Anneliese has criticised companies which have only advertised temporary jobs abroad and denied British people the same opportunities to find work.
This is particularly shocking given the continuing high rates of unemployment and underemployment in the UK, especially amongst young people. Those workers who are recruited from abroad in the place of British workers are also disadvantaged, as loopholes in the law allow employment agencies to undercut the wages of permanent staff. This situation has arisen because of weaknesses in UK and European law, particularly the Posting of Workers Directive.
This Directive is supposed to guarantee that the rights and working conditions of a workers who are sent to other countries are protected throughout the European Union by providing the posted worker with the same minimum terms and conditions that apply to permanent workers in the host country. These minimum conditions must be met regardless of whether these are better than the conditions set out in the employment contract of the posted worker. However, the Posting of Workers Directive is far too often ignored, and enforcement has been patchy at best. Labour MEPs have attempted to rectify this by closing loopholes in the law, but were defeated by Conservative, Liberal Democrat and Green MEPs, meaning that workers remain at risk from exploitation.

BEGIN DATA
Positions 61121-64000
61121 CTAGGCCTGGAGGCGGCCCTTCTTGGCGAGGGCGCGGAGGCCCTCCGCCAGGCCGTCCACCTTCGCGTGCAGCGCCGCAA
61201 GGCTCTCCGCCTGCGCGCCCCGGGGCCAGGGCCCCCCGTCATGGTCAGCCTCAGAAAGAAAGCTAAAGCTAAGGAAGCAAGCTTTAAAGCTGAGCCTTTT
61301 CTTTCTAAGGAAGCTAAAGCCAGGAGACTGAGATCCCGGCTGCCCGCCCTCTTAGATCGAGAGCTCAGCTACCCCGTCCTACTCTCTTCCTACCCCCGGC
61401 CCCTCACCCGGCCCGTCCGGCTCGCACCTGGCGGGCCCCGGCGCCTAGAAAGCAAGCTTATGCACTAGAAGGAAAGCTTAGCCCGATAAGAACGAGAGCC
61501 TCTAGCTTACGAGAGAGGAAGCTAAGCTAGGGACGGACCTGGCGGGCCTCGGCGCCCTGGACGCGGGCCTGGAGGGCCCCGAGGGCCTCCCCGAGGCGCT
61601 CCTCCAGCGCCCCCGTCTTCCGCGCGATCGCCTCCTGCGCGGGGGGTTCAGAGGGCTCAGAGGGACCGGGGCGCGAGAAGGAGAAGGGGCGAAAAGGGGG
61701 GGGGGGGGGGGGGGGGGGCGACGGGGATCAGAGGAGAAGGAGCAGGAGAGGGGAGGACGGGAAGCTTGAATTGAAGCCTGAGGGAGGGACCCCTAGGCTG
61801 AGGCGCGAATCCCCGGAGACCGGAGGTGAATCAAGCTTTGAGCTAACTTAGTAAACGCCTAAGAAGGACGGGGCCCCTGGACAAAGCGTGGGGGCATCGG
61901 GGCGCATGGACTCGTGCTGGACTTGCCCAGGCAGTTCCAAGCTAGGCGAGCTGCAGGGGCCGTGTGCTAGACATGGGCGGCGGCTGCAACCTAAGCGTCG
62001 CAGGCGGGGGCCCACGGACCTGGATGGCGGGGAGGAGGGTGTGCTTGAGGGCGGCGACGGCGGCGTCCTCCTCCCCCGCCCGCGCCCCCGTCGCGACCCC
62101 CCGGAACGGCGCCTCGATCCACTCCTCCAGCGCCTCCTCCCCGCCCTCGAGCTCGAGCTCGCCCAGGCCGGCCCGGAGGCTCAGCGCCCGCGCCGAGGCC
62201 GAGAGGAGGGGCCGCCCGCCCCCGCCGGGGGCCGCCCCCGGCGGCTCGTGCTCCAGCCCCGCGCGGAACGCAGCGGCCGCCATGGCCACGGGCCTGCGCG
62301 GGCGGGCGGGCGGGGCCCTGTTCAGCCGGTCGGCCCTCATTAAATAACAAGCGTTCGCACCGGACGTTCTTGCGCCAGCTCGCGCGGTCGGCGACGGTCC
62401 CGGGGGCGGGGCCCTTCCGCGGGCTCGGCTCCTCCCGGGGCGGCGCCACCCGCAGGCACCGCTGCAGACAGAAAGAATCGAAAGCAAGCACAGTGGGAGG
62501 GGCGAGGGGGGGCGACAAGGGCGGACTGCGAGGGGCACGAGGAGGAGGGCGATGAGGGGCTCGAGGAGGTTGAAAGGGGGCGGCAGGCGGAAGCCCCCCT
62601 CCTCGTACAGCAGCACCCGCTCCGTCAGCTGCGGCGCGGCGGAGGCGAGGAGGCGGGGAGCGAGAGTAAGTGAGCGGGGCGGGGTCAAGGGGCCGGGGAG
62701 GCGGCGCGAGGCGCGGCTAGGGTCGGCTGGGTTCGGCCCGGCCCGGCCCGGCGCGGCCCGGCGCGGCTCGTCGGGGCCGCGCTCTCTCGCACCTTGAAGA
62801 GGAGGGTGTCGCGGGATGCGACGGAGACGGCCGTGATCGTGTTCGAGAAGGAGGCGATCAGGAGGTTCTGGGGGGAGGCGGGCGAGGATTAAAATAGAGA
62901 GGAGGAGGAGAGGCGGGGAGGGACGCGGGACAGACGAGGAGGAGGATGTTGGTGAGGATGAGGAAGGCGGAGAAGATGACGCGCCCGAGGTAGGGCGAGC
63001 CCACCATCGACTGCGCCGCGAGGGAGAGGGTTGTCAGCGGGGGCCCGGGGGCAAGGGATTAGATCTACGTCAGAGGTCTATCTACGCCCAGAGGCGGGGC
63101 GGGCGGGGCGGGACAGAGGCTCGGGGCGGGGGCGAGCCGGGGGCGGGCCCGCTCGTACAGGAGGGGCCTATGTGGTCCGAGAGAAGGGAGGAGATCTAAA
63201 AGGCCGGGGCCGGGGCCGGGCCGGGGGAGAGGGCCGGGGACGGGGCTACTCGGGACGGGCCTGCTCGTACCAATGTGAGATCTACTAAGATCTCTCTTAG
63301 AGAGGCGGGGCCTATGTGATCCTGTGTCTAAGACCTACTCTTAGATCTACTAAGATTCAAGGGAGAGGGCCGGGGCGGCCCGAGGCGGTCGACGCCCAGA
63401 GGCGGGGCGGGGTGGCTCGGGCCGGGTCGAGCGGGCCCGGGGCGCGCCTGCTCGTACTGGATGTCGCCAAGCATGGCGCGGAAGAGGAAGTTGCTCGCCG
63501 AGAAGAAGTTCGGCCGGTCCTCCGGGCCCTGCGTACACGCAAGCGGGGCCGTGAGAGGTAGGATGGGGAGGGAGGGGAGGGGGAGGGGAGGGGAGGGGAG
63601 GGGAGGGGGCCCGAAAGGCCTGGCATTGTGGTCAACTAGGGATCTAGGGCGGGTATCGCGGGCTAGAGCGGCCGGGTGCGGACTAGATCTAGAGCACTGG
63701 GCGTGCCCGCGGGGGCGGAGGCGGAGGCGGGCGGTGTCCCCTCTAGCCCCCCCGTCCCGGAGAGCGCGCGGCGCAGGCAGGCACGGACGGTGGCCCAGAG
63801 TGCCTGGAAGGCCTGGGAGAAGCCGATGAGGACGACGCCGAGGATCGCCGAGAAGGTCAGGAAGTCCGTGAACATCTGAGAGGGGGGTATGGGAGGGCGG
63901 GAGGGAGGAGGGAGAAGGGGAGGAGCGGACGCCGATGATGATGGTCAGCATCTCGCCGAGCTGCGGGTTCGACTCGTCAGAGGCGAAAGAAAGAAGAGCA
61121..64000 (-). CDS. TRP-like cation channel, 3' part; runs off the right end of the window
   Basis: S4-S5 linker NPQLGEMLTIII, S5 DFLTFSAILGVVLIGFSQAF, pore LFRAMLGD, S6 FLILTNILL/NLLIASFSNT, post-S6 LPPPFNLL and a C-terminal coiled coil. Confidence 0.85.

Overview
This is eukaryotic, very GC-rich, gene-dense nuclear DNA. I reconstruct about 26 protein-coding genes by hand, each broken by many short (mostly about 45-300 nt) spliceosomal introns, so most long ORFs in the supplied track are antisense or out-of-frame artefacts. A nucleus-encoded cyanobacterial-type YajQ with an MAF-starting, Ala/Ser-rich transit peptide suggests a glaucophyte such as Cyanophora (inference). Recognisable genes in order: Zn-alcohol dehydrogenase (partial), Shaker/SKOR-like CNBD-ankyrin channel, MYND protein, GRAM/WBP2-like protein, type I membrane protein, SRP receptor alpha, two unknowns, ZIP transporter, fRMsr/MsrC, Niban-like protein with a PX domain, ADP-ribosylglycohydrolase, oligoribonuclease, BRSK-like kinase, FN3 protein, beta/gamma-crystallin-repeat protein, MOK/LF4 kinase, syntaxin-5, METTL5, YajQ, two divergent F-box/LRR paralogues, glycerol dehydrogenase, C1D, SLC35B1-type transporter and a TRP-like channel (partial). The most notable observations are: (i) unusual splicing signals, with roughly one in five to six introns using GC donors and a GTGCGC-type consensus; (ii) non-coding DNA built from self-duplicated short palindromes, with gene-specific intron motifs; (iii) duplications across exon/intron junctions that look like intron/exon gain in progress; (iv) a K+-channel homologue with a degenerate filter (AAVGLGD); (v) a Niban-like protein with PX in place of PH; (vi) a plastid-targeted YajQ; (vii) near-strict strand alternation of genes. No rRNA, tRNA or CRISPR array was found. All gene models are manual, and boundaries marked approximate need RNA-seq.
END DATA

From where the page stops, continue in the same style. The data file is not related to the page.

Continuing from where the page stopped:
Anneliese said: "I condemn the practice of only advertising jobs abroad. British people should have the opportunity to apply for and carry out work in their local area. There are over 700,000 young people in the UK who are unemployed and it is scandalous that rather than giving these people an opportunity to get into employment, companies like Next are going abroad to find workers.
"However, it is not only British workers who are losing out -- those workers who are brought in from other countries are often also exploited, and paid less than full time staff. I'm glad that the next Labour government will crack down on rogue employment agencies and ban them from recruiting only from abroad."